Domestic gas producer XTO Energy Inc. said Wednesday it has signed a 10-year agreement with Energy Transfer Partners LP (ETP) for more than 700 MMcf/d of firm takeaway capacity on ETP’s major pipeline project beginning in 2007.

The agreement accommodates planned production growth from XTO Energy’s Freestone Trend and Barnett Shale development projects in Texas, the Forth Worth, TX-based producer said. XTO Energy has contracted to deliver its production into the newly proposed 264-mile pipeline from North Texas to East Texas, which Energy Transfer plans to build.

The agreement inked with Energy Transfer will increase XTO Energy’s takeaway capacity from the Freestone Trend and Barnett Shale project to approximately 1.10-1.45 Bcf/d by the end of the decade, the producer noted.

“We have just completed expanding our significant Freestone Trend infrastructure, clearing the way for volume growth to more than 700 MMcf/d,” said XTO Energy President Keith A. Hutton. “This new agreement with ETP accommodates the next phase of development growth in XTO’s natural gas volumes in Texas. Over the next decade, our development programs in East Texas and the Barnett Shale will require [even] more takeaway capacity.”

Dallas, TX-based Energy Transfer has approved a $454 million capital expenditure program to build approximately 264 miles of 30-inch, 36-inch and 42-inch diameter pipelines in Texas, while adding about 40,000 horsepower of compression.

Energy Transfer’s project is an “overall hydraulic solution” to correct the way the Texas pipe infrastructure was initially built, said Energy Transfer co-CEO Kelcy Warren. He noted that the Texas pipeline system was originally constructed to supply natural gas to markets near cities, not to gather gas hydrocarbon production from metropolitan areas. Planners never envisioned that producing areas like the Barnett Shale would crop up near Dallas-Fort Worth and become the most productive region in Texas. “We [have now] got more supply in this area than consumption by far.”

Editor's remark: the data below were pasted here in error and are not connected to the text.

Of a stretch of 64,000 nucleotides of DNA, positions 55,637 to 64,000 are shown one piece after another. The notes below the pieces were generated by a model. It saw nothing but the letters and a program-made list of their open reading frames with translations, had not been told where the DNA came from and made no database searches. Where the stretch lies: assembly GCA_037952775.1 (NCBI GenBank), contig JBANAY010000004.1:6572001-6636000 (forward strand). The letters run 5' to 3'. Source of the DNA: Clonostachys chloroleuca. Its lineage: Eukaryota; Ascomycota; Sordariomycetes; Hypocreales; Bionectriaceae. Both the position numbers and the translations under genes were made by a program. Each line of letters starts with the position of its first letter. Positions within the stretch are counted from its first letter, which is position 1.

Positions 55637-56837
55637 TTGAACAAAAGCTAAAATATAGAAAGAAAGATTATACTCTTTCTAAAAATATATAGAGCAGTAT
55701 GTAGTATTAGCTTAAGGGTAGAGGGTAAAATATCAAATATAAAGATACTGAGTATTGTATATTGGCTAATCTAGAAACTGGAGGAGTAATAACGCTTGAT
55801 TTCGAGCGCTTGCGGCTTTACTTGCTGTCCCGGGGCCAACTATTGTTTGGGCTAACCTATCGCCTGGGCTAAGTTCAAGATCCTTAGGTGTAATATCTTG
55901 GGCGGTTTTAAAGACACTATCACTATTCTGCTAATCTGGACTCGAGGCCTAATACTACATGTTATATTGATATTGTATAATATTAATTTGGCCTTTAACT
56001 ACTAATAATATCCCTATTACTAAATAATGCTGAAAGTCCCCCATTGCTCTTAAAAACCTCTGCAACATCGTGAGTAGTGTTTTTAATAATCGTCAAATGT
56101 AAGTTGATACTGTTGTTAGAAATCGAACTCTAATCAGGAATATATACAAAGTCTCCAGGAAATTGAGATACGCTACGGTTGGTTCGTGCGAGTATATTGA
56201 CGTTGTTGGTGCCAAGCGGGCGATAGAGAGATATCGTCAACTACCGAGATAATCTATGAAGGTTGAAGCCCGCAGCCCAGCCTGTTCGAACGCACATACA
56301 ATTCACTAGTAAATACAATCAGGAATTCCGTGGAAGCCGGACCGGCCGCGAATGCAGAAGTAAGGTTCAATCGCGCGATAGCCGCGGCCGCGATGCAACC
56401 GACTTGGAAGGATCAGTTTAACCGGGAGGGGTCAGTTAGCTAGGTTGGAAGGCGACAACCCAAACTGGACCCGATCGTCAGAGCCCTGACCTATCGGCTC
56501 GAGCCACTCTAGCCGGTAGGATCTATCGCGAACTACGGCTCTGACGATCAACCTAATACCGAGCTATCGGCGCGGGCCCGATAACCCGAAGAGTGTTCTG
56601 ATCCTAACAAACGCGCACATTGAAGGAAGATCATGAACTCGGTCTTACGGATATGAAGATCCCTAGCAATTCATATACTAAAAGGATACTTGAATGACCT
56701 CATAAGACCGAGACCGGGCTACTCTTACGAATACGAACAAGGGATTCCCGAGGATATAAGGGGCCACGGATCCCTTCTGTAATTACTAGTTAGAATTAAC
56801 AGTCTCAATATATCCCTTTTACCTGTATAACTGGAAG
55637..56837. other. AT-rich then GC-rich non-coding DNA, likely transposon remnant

The project calls for the construction of an 85-mile, 42-inch diameter pipeline from Energy Transfer’s Bethel gas storage facility in Anderson County, TX, to its 30-inch diameter Texoma Houston Pipe Line facility in Rusk County, as well as additional pipelines. Energy Transfer also plans to construct a 36-inch pipeline from the intersection of its Forth Worth Basin and NTP Pipelines near Cleburne, TX, in Johnson County (south of Dallas), moving south and east to a point near Reed, TX, in Freestone County.

From that point, the pipeline will change into 42-inch diameter and will extend easterly to Energy Transfer’s Texoma Houston Pipe Line. There, a 36-inch diameter pipe will continue from the Texoma Houston Pipe Line to the Carthage, TX, hub. In addition, a 30-inch diameter pipeline (moving south to north) will be constructed to connect Energy Transfer’s Katy-Bossier system to the Cleburne-to-Carthage line near Reed.

When completed, the project will form a “big T,” said Warren. The expanded Energy Transfer system will tie in with almost all of the interstate gas pipelines that go into Texas, including Florida Gas Transmission, Trunkline, Transcontinental, Natural Gas Pipeline Co. of America, Texas Gas, Gulf South, El Paso and Northern Natural, he noted.

The intrastate pipeline project will provide throughput capacity of approximately 1.6 Bcf/d, the company said. With the XTO Energy agreement, Energy Transfer estimated that 55-60% of the firm capacity to be created by the project has been committed.

Warren said the Bethel-to-Texoma segment of the project is expected to be completed by June 2006. The other portions of the project are likely to be completed in 18 months, he noted.

Energy Transfer said the construction of the new lines would provide producers with firm capacity out of the rapidly expanding Barnett Shale, Freestone Trend and Bossier Sand producing areas to all market hubs in Texas and numerous interstate pipelines; provide ETP with the ability to fully integrate its Houston Pipe Line, Oasis, Katy-Bossier and Energy Transfer Fuel pipeline systems into one contiguous pipeline network and offer seamless transportation across its systems in Texas; and, with the expanding liquefied natural gas (LNG) facilities along the Gulf Coast, provide LNG customers alternative outlets across Texas and to other connection points.

Energy Transfer owns approximately 11,700 miles of natural gas gathering and transportation pipelines, gas treating and processing assets in Texas and Louisiana, and three gas storage facilities in Texas.

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